" I implore you, my child; observe heaven and earth, consider all that is in them, and acknowledge that God made them out of nothing (ex nihilo), and that mankind comes into being in the same way..." 2 Maccabees 7:28

Saturday, August 30, 2008

First Week Back

Well, the first week back to school was predictably crazy, but all in all it went fine. The student mentioned in previous posts who would kiss my picture while I was gone and ask for me? He's been having a bit of difficulty adjusting to the "new Faith". He still holds my picture and kisses it, but then will stand off to the side scrutinizing first the photograph, then me, then the photograph, then me... I believe he thinks I'm an impostor, and he's the only one who knows it. He pulls my headscarf off about 6 times a day, looks at my head with understated horror, then desperately tries to jam the headscarf back on my head again.

My energy seems to be okay this far. At the end of a day spent in a special education classroom, everyone is always tired, chemo or no. But I have noticed when I'm really tired that I do feel a weakness and unsteadiness in my limbs. But that doesn't hit until the very end of the school day when the kids are on their way out anyway. And my whole outlook feels very different this year, but that's another post in itself.
Love, Faith

Monday, August 25, 2008

A Different Beautiful

I was at a gallery in San Francisco the other day- a photographer had taken a series of photos at an indian reservation in Arizona. Arizona is known for beauty, but yet it's not a place I would've thought to go for a vacation, at least not before I saw these photos. Canyons and caverns and shafts of light in dark places and reflections on water- it was all very mysterious.

It struck me there that my life is something like this- strangely beautiful in a different kind of way. It is not the life I dreamed I would be living ten years ago, but there is something exciting about having a clear palatte to paint upon as well. At times I still feel the need to grieve that the plan for my life is looking so different than the lives of my friends around me, but that can be a thrill as well. Uncharted territory, you know.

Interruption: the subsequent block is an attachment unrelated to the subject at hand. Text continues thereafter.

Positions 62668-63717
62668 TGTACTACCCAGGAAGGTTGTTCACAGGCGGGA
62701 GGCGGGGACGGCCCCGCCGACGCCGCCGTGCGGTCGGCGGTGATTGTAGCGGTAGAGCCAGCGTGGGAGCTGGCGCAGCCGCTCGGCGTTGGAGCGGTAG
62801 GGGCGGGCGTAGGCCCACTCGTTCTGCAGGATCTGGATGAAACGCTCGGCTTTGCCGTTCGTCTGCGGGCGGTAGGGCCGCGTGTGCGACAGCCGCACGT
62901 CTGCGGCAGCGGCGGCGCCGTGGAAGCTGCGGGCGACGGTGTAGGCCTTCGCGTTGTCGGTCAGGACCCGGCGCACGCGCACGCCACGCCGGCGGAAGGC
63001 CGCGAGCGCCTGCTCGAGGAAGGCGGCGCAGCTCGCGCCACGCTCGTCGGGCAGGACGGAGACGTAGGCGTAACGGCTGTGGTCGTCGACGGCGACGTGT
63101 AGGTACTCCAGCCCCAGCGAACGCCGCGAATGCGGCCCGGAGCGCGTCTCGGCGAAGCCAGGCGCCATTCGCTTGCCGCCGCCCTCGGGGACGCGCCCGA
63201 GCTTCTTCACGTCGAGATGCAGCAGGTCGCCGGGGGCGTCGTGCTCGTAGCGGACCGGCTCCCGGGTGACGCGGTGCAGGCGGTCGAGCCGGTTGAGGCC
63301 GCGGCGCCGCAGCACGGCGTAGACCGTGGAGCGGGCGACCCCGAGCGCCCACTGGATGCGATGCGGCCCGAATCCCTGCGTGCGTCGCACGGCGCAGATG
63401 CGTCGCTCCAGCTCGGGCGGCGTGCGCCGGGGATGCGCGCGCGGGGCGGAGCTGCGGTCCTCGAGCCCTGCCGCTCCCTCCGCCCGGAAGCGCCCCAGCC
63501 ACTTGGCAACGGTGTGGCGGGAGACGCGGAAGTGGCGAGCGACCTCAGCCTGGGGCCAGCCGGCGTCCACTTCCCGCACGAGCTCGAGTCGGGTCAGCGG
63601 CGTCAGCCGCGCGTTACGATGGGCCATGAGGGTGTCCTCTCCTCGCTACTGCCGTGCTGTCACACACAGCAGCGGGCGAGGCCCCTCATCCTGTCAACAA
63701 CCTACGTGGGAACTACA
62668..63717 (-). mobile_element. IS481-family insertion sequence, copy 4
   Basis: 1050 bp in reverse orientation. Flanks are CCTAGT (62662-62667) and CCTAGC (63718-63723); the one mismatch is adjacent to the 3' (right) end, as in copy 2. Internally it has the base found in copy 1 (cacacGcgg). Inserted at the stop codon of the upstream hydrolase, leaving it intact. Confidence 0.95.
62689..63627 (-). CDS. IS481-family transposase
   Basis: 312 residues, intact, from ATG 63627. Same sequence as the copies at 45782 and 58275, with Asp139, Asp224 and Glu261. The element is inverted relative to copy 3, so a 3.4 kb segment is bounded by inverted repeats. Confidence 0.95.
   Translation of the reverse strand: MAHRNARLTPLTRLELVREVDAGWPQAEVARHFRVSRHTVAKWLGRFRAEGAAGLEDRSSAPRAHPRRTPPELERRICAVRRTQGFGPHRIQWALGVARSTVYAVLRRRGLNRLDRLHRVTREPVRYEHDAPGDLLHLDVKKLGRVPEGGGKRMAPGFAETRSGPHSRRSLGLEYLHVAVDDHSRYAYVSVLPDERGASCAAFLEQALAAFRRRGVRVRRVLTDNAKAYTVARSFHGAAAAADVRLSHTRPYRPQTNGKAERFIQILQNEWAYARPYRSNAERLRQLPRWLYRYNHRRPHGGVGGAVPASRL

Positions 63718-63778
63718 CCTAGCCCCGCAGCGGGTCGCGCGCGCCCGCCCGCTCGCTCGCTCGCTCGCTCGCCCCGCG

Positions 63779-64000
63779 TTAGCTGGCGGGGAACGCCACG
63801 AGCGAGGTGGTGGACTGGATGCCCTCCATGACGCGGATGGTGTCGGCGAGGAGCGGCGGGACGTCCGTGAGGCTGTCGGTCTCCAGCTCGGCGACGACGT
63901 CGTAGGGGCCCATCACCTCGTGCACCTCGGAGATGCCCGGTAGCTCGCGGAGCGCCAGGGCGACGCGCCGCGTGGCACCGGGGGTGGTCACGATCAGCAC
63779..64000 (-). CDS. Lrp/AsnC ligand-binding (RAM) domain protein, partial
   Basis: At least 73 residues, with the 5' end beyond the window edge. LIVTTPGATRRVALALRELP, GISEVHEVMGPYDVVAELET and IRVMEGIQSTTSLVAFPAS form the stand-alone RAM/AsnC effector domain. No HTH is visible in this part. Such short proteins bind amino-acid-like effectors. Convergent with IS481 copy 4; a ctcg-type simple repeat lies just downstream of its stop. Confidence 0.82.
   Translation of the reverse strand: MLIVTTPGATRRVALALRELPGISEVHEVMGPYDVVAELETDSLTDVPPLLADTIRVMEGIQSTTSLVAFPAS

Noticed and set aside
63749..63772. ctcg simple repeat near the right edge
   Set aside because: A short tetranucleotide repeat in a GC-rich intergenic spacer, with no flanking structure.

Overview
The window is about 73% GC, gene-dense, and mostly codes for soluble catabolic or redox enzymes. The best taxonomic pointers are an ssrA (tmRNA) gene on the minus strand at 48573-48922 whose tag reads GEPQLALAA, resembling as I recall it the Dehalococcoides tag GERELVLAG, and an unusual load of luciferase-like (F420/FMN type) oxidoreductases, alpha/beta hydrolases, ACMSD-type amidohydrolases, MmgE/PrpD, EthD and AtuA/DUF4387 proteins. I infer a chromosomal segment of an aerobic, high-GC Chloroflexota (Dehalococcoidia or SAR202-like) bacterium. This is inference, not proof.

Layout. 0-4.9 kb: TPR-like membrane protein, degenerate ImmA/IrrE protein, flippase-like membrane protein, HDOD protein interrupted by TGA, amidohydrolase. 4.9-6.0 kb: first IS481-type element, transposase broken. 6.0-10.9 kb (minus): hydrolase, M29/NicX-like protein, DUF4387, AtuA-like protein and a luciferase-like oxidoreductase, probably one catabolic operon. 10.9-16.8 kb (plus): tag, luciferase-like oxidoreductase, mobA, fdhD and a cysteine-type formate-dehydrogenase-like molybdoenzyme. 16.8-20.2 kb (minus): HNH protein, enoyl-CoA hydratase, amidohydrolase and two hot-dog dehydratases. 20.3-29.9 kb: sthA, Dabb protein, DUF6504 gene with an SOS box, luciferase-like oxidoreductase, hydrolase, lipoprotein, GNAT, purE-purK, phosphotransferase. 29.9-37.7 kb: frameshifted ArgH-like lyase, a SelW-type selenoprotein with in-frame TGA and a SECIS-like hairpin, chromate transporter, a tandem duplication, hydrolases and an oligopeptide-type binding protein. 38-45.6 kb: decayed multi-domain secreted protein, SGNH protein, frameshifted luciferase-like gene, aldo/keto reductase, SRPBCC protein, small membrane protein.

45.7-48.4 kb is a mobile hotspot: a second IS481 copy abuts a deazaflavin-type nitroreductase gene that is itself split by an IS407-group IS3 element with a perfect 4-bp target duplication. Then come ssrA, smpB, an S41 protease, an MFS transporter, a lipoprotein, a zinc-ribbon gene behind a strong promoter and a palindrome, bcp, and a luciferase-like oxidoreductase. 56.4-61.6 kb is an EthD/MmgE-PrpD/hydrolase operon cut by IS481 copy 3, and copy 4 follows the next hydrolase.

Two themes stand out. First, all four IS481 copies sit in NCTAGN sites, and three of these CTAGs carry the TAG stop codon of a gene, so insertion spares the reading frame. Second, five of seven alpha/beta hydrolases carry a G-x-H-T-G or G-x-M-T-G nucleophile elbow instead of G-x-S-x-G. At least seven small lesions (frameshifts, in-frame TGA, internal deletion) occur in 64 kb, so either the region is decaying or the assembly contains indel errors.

Wednesday, August 20, 2008

Back To Work

So I'm back to work- inservices and meetings this week, but students start tomorrow. I am looking forward to seeing the kids again. I have been informed by the aides that in my absence, the substitute teacher had to hide my photo because one of the students would take it off the wall and kiss it, and refuse to work with her. "No new teacher" he'd say, "circle time with Miss Faith". And the behaviorist said that in one observation session (about 1 1/2 hours) this student asked 19 times for "Miss Faith".

The aides handled everything beautifully during my 4 months away. The classroom is in order and the kids made good progress on their goals; so there's no doubt that I'm not indispensable. But it's still nice to be missed.

Monday, August 18, 2008


I told a priest in confession that I feel like a fraud sometimes because everyone assumes I suffered so horribly during chemotherapy. But the reality is I had very few side effects and did pretty well. So all these kind glances and deference from strangers feel sort of undeserved.

His response? He said to accept all their compassion because to feel true compassion for another person is good for their soul. And then he finished it off with "besides, you don't really know why they're feeling sorry for you... maybe they just feel bad for you because you have no eyelashes or eyebrows, did you ever think of that?"

Good point.

Monday, August 11, 2008

I have a very predictable morning routine. On Thursday everything was as usual; I went to mass at 9 am and said my usual prayer to St Joseph asking him to look after me as he did for his wife Mary. By 10 am I was on the road heading back to San Jose after spending a few days at my parents house. For the whole trip home down busy, 8 lane highway 280, the battery light was on very faintly, so faintly that when I was wearing sunglasses I couldn't see it. Other than that, the trip was uneventful.

Finally I arrived in San Jose and on Camden my car died. Not just stalled, it died completely- even the hazard lights wouldn't work. And it was stuck in park so I couldn't even put it into neutral (much to the irritation of the kindly, tattooed homeless man who offered to push my car to the side of the road; when I told him it was impossible, he went back to the intersection and, with much gesticulation and flailing of arms had a very heated exchange with his shopping cart, presumably about bad women drivers.)